Supplementary Material 1: Table 1S: Baseline characteristics of patients hospitalized with ST-elevation myocardial infarction (STEMI) according to diabetes mellitus status and its duration, from 2010 to 2019. Table 2S: In hospital complications and procedures in patients hospitalized with ST-elevation myocardial infarction (STEMI) according to diabetes mellitus status and its duration, from 2010 to 2019. Table 3S: Baseline characteristics of patients hospitalized with non-ST-elevation myocardial infarction (NSTEMI) according to diabetes mellitus status and its duration, from 2010 to 2019. Table 4S: In hospital complications and in patients hospitalized with non-ST-elevation myocardial infarction (NSTEMI) according to diabetes mellitus status and its duration, from 2010 to 2019.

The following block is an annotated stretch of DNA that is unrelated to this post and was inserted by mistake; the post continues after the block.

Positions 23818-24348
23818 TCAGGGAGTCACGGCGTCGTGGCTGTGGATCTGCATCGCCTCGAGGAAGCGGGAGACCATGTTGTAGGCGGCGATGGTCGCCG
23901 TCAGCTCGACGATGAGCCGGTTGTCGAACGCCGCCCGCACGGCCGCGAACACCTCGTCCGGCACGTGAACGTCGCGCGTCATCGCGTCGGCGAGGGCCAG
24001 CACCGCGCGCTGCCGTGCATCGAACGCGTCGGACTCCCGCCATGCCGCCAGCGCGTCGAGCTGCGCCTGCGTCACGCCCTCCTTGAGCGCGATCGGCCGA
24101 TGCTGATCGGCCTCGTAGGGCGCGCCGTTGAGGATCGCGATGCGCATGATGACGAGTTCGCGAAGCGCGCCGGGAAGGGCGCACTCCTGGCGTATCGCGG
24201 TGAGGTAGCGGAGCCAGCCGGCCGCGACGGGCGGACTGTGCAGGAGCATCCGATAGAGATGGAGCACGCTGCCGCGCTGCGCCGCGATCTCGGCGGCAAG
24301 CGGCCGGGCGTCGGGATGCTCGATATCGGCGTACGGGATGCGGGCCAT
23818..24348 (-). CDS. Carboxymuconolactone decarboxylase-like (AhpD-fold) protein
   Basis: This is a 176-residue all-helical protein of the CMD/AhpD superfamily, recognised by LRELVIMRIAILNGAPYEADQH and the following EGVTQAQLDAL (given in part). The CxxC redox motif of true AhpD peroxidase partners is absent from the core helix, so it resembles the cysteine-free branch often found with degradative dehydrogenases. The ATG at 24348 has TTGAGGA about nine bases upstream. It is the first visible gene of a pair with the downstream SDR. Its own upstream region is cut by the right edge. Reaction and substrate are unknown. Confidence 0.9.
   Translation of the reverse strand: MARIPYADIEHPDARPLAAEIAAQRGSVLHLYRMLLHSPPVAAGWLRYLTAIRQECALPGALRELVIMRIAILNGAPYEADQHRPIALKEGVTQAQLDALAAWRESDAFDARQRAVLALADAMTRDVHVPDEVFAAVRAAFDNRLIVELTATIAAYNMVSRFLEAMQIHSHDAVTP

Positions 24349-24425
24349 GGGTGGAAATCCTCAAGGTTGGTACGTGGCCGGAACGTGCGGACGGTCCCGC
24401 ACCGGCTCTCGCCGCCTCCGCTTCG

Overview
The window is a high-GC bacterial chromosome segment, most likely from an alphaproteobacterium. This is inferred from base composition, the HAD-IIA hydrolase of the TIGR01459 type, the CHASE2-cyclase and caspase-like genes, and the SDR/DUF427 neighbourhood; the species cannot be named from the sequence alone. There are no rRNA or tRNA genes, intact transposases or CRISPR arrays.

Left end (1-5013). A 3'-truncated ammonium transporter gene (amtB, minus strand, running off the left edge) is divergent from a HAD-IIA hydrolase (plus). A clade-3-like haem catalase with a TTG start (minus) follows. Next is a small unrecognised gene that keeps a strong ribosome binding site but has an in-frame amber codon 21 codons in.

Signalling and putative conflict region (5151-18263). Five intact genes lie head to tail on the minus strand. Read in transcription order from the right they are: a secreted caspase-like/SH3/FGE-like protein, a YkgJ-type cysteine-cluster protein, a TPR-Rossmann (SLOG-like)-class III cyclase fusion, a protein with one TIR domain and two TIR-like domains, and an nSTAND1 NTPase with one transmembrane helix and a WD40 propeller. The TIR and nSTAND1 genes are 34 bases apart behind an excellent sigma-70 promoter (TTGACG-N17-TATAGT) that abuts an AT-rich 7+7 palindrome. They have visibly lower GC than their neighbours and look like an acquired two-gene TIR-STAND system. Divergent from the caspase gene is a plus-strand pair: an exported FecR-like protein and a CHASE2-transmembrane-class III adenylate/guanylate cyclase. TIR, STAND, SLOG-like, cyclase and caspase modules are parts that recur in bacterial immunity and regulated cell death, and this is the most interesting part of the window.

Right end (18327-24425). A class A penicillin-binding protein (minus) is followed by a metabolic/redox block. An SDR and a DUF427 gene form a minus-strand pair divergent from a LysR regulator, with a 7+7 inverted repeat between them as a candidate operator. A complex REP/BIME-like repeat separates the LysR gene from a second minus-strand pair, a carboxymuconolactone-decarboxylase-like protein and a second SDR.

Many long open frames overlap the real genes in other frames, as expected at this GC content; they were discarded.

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Baviera, M., Genovese, S., Colacioppo, P. et al. Diabetes mellitus duration and mortality in patients hospitalized with acute myocardial infarction. Cardiovasc Diabetol 21, 223 (2022). https://doi.org/10.1186/s12933-022-01655-w

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Keywords

  • Acute myocardial infarction
  • Diabetes mellitus
  • Diabetes duration
  • In-hospital mortality
  • 1-year mortality